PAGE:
The former test pilots would be collecting rocks on the moon’s Fra Mauro Highlands, and NASA mission planners decided Craters of the Moon would be a good place for them to practice spotting scientifically interesting rock specimens.

NASA still uses Craters of the Moon for research. In 2014, scientists from the Ames Research Center began a project called FINESSE (Field Investigations to Enable Solar System Science and Exploration) to conduct field experiments and procedures that may be used by astronauts on the moon and Mars. A second project, BASALT (Biologic Analog Science Associated with Lava Terrains) examines terrain similar to the surface of Mars.

Rover in a Cave
A rover prototype explores a cave at Craters of the Moon. More than 50 years after Apollo astronauts trained at the national monument, it continues to be a resource used by the space agency whose BASALT and FINESSE programs conduct field experiments that may one day be used on the moon and Mars (Photo credit NASA).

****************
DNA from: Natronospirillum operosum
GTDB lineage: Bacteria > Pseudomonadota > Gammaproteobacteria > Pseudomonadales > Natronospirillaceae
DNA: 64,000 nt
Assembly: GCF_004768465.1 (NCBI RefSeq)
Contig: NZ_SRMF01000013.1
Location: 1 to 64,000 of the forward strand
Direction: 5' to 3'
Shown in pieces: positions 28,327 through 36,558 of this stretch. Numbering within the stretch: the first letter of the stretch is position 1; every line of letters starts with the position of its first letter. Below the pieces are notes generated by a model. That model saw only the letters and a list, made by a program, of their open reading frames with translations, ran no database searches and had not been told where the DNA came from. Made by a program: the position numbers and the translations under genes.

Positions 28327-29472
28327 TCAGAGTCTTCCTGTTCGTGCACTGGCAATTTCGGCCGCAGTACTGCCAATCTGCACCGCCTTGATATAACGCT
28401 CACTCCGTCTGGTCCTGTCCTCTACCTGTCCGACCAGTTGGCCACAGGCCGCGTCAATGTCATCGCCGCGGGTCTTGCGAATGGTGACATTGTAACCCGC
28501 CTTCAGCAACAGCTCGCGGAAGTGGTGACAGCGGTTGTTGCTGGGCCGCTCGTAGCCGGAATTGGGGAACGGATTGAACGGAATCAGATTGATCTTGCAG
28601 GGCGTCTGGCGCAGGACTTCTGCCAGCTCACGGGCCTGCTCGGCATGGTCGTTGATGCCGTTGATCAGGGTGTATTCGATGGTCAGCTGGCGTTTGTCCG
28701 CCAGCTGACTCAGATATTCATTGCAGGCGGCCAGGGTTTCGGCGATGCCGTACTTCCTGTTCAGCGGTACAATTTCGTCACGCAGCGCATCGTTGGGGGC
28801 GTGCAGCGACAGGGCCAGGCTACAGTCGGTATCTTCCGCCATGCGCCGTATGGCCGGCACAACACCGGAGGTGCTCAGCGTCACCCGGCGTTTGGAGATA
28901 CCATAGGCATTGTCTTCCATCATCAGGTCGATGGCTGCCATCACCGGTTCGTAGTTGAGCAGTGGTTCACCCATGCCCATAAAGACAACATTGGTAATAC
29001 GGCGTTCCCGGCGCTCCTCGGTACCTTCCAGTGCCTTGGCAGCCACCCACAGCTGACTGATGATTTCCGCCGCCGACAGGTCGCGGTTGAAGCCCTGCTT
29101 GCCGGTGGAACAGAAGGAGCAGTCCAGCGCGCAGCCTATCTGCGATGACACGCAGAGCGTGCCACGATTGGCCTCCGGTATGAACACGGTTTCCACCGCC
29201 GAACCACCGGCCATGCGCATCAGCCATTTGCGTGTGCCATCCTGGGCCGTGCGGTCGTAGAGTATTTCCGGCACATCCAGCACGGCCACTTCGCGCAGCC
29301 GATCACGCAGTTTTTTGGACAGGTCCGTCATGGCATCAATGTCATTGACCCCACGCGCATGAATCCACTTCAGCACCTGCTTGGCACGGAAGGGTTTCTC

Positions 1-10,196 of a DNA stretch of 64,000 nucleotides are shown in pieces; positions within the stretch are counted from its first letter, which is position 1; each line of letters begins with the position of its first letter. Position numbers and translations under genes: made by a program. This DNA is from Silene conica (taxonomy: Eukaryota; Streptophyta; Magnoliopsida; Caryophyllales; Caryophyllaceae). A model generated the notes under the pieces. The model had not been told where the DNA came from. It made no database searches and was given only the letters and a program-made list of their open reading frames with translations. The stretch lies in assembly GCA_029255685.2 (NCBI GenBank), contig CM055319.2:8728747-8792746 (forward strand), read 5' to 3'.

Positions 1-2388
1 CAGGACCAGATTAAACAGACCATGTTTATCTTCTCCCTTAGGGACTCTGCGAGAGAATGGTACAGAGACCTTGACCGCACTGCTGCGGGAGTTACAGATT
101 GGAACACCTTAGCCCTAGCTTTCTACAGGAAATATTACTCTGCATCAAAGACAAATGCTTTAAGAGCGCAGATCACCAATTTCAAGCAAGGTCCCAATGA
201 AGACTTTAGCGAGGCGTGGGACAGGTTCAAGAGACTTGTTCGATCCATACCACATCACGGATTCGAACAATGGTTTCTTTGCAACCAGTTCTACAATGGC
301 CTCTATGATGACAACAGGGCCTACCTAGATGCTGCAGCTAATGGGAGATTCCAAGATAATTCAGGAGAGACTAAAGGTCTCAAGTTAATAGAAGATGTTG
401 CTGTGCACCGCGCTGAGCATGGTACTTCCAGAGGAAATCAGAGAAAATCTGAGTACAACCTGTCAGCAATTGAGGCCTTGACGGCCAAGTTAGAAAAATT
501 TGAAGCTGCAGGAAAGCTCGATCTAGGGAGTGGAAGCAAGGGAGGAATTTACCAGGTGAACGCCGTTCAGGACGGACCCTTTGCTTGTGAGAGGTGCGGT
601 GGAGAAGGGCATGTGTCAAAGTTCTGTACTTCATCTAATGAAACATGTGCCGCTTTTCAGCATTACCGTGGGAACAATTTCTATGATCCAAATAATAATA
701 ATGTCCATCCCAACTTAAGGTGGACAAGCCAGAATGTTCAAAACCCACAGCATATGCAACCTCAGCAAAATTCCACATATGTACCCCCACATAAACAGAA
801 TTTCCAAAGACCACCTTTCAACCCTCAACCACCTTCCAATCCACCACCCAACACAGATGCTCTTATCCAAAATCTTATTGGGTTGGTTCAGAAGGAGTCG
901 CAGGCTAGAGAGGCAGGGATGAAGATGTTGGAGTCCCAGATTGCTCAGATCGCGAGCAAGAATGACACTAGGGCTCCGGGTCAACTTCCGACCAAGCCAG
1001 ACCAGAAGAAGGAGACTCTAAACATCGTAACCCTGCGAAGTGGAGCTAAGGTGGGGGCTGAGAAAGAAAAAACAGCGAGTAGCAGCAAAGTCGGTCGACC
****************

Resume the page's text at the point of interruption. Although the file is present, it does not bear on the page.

“We have the benefit of so much more technology,” said Kobs-Nawotniak, geology co-lead on FINESSE and deputy principal investigator on BASALT. With tools such as spectral imagery and more sophisticated satellites, “we have a much better sense of what we’re looking for,” she said.

FINESSE’s focus on volcanic terrain applies to both the moon mission slated for the mid-2020s and Martian exploration in the 2030s. BASALT focuses on how water-rock interactions might affect habitability for microbial organisms on Mars.